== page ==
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Lawrence tumbles over challenges

MON. | 04-11-22 | SPORTS

     Rose junior Kaila Lawrence has been doing gymnastics since she was four years old, and spends each afternoon in the gym from 4:00 to 8:00 p.m. After 12 years of work, she has accomplished many feats, such as reaching the highest level 10 circuit and appearing at a national event in Florida. However, this journey did not come without challenges.

     One of the scariest obstacles in gymnastics is injury. With all of the sports dangerous flips and tricks, gymnasts have to be mentally and physically prepared for a slow and bumpy recovery.

Lawrence has gone through many injuries, the worst of which being a stress fracture in her back in the fifth grade.

     “I had to have MRIs, and lots of physical therapy and conditioning,” Lawrence said. “It was hard at first, but my parents and my teammates really helped me get through it.”

She has also had to deal with a broken foot and sprained ankles. After each of these injuries, she would go through a long process of physical


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therapy and slowly get back into the sport she loves.  

Most of these injuries come from the difficult and dangerous skills gymnasts must learn to compete at the highest level.

     “[The most difficult skill I have learned] is called a Maloney,” Lawrence said. “You go from the low bar to the high bar. You are standing in between the bars, and you swing, and launch yourself back to catch the high bar.”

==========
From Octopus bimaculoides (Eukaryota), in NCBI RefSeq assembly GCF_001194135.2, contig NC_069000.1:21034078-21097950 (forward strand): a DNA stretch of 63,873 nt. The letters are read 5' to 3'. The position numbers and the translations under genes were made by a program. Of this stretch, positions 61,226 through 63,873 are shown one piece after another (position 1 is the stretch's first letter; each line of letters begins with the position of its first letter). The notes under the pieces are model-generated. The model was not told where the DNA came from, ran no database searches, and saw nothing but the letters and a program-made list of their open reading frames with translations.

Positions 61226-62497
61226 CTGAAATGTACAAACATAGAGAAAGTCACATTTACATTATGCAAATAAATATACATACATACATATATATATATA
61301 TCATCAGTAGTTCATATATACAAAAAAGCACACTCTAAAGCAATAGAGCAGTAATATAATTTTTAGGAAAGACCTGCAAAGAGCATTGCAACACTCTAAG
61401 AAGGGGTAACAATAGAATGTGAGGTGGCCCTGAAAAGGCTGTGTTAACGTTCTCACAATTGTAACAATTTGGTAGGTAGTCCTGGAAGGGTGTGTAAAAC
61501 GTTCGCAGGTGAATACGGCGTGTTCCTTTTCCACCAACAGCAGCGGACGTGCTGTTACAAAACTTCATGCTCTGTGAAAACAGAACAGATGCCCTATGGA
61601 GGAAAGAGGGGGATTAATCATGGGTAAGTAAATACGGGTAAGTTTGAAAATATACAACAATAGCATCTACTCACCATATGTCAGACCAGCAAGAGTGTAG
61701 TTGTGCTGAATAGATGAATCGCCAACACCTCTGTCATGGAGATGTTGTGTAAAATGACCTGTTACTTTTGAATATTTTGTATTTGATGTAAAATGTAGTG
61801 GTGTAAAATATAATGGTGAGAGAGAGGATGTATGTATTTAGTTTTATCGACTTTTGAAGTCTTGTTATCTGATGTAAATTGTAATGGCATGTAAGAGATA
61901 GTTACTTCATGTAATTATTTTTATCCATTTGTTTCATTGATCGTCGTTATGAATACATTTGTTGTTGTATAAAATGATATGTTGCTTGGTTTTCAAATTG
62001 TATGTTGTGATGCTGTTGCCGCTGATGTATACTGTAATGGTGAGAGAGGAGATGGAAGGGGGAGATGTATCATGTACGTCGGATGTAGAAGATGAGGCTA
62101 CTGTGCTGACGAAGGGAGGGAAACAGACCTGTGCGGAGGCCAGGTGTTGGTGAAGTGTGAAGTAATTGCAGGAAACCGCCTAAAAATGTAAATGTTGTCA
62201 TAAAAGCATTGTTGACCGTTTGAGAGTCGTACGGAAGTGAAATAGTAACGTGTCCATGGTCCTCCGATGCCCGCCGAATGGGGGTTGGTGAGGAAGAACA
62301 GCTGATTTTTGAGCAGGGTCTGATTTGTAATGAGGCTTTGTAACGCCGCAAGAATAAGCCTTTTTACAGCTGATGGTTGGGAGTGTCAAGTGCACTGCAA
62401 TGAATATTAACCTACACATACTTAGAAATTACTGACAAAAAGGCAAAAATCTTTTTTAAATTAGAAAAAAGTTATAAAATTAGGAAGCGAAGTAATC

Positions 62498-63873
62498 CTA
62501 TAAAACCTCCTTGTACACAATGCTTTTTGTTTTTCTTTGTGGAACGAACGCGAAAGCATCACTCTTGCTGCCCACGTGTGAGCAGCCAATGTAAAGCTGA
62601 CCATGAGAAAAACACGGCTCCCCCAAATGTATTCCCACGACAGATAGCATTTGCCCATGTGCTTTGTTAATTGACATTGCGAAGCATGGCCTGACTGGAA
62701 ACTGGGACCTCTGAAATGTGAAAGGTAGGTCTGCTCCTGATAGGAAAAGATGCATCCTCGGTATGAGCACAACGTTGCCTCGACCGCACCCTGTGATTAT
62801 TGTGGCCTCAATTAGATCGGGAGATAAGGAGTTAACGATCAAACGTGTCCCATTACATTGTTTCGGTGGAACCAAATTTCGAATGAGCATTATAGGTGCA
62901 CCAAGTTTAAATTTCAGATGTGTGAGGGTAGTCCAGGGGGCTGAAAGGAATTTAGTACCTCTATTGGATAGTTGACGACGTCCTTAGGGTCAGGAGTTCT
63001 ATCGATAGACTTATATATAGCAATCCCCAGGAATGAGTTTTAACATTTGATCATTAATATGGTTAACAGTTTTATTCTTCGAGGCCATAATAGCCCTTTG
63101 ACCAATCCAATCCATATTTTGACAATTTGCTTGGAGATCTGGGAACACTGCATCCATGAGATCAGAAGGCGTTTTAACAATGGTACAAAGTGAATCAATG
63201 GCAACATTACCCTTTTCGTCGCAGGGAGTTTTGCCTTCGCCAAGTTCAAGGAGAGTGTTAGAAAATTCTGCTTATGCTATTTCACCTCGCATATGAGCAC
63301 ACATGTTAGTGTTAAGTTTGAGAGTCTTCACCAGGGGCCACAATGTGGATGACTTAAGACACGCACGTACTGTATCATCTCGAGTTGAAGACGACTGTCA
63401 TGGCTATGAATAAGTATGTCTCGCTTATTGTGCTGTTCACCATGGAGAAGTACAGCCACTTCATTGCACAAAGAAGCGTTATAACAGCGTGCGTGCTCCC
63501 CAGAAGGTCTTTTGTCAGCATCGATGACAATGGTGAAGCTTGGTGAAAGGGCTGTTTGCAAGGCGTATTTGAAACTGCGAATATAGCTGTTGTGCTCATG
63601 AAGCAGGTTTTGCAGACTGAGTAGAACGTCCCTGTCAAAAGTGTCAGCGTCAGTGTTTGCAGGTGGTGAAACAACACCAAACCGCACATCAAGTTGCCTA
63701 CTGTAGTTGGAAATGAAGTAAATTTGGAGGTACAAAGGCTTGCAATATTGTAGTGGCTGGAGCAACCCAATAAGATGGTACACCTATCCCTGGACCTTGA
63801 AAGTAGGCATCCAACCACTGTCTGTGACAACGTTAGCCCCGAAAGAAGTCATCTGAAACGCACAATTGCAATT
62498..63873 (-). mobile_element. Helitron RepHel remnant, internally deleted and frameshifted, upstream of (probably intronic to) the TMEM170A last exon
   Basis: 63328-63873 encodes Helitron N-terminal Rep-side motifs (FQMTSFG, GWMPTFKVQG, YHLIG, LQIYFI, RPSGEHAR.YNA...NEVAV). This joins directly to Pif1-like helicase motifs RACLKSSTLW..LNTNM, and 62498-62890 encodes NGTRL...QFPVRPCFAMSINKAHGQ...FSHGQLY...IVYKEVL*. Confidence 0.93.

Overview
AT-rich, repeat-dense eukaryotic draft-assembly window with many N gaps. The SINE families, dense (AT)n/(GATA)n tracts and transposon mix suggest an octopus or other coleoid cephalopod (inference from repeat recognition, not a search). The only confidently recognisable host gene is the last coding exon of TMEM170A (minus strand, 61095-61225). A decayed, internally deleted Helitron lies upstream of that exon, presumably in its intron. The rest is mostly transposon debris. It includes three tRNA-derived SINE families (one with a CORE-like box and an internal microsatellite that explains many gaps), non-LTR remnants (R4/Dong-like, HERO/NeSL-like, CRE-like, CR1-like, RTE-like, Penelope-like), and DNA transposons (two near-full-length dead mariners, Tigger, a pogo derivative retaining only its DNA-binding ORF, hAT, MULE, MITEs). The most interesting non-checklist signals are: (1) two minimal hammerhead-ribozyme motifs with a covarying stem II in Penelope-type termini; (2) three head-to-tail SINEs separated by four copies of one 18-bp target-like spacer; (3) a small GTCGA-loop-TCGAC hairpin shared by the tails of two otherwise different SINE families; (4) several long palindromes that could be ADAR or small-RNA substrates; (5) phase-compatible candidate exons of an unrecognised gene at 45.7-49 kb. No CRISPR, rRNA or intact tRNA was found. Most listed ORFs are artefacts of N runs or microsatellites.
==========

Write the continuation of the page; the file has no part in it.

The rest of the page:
To be able to master such skills, Lawrence goes straight to four hours of training at Roses Gymnastics right after school. Roses is an Olympic style gymnastic training center for all ages to learn anywhere from the foundations of gymnastics, all the way to level 10 of USA Gymnastics. This level can only be reached by qualifying for the U.S. National Championship, where big names like Gabby Douglas and Simone Biles have also appeared.

     “It makes it really difficult sometimes, because I take a lot of AP classes and I have a class at Pitt,” Lawrence said. “I try and get most of [my work] done during Refresh, and when I go home, I try and get enough done without having to stay up late.” 

     Lawrence also stays on top of her sleep schedule so she has enough energy to get up and get through a school day and a four-hour practice.

     Lawrence says that not only is the schedule tough, but so are the practices.

     “We do vault on Mondays and Wednesdays, and Tuesdays and Thursdays we do floor, and Friday is a little bit of everything, but vault and floor are watered down,” Lawrence said. “The reason we do not do all four events is to help conserve our bodies.”

     Despite these obstacles, Lawrence has been able to find the best in these challenges. 

     “It has made me stronger and showed that I can persevere through anything,” Lawrence said.

     Lawrence hopes to continue honing her gymnastic talents and bring her skill along with her to college, where she also plans to receive an education in medicine.

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